Unit 1, Pass 2
Developing effective communication skills in health and social care
The communication theory helps to explain effective communication in a health and social care environment. There are two theories that we follow, one is by Michael Argyle and the other is by Tuchman which covers the stages of a group interaction. The communication cycle is a two way process in which each person tries to understand the viewpoint of the other person.
A good communication is checking the process of understanding and using reflective or active listening to make sure there ideas have been understood. Within this cycle there are 6 steps. An idea occurs, message coded, message sent, message received, message decoded and message understood. Doing this involves effort from both the sender of the message and the receiver. By successfully getting your message across, you convey your thoughts and ideas effectively. For example, someone dying, we can use the Communication Cycle to make sure that we don't say anything insensitive or even hurtful to the person who is meant to be receiving the information. We can use the communication cycle to encode the information correctly. and therefore, saying something like ‘I’m so sorry, unfortunately last night your husband died, we did everything we could’ rather than something like "Your husband died last night,” The first of which is a correct way of putting it, and the second way is a much more insensitive way of saying it. You must think of the communication cycle when dealing with these types of sensitive situations to prevent hurting someone or making the person more distressed Therefore through the way the second response was said the communication between the people will be affected, as the wife of the husband would feel as though they didn’t try and they don’t care as much as they should, which may hold a weight on her grieving. This is why doctors must engage in their job to an extent as this is what they should do, have sympathy and care for their patients.
An example would be a doctor talking to a patient; and asking her if she has taken her medication, firstly he sits the patient across a long desk so that she’s the other side of the room, whilst he’s the other end. Already this is a barrier to communication because the conversation is meant to be private; however sitting far away doesn’t show a one on one, as the rest of the people in the room will be able to hear.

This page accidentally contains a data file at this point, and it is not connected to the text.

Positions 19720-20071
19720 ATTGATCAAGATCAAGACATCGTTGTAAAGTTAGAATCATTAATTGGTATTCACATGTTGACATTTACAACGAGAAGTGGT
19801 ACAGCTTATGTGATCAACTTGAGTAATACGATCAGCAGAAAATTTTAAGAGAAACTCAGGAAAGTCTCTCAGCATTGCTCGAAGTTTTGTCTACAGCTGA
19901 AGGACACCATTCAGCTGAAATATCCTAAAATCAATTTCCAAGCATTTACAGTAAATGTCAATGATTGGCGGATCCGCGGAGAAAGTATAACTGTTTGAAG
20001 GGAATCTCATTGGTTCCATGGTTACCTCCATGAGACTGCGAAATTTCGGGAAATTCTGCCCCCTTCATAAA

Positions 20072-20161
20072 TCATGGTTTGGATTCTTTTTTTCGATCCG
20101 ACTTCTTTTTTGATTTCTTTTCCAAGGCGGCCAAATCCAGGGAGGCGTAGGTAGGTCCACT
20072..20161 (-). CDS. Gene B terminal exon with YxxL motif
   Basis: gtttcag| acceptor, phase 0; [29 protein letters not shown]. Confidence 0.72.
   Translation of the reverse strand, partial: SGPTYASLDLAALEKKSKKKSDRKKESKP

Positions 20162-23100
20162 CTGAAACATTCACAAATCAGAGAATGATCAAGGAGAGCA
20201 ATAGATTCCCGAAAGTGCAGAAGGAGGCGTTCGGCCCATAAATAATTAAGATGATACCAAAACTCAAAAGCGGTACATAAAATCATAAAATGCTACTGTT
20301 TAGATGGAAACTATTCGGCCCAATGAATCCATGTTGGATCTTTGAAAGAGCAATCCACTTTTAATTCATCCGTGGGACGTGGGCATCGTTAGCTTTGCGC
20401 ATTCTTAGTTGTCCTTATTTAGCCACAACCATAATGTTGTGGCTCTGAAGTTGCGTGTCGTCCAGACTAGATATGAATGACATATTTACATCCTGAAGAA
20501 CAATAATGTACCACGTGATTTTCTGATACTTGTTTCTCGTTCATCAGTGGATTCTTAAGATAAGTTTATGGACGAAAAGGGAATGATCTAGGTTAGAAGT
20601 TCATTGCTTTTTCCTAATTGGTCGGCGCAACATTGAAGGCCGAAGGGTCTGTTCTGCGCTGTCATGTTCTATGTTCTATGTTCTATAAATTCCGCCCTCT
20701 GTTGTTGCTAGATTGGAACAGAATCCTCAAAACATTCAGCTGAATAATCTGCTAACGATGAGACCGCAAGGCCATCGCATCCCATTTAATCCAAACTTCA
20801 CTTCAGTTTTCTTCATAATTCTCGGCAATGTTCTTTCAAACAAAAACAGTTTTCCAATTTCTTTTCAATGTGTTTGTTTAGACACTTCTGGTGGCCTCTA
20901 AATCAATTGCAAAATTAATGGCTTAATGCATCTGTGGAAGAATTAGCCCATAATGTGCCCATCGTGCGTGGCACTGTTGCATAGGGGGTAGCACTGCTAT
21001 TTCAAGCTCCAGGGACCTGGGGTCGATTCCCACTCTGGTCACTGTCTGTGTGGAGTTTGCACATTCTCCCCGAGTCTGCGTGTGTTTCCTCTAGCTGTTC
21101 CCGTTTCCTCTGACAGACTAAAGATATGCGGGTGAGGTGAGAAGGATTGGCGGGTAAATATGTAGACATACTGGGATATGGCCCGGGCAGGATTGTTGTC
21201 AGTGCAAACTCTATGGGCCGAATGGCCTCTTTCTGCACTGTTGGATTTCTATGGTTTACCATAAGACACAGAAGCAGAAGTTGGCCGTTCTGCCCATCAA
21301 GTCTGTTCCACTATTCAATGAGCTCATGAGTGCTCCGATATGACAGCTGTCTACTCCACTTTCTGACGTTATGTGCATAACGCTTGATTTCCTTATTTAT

Another example would be the way that the doctor is portraying themselves whilst having this conversation, if a doctor is sitting slouched and lounged over the desk then the patient may feel uncomfortable whilst speaking because they are not being listened to at a full potential. By the doctor using good eye contact and even hand gestures will make the patient feel at ease, try to not fidget with pens or equipment unnecessarily, as this shows signs such as boredom. The part of the cycle that would break down in this situation is the message being received and understood, as there are barriers affecting these.
One more barrier for this is to avoid rolling your eyes. Eye rolling is not only unprofessional, but it also mocks the speaker. The eye roll is perceived as a negative gesture and will in most cases make the other person angry and/or defensive. If you find yourself in a disagreement a patient, try to avoid rolling your eyes, as in the cycle most of the 6 steps will be broken down as there is no professional relationship there to engage in at least getting the message coded, let alone the rest of the six steps.
Tuchman’s stage of group interaction is Tuchman’s theory which explains the main stages new groups or teams go through in their formation. Bruce Tuchman believed that there are four basic and predictable stages of development. These four stages include forming, storming, norming, and performing. Forming in which the group is just coming together. Storming in which having been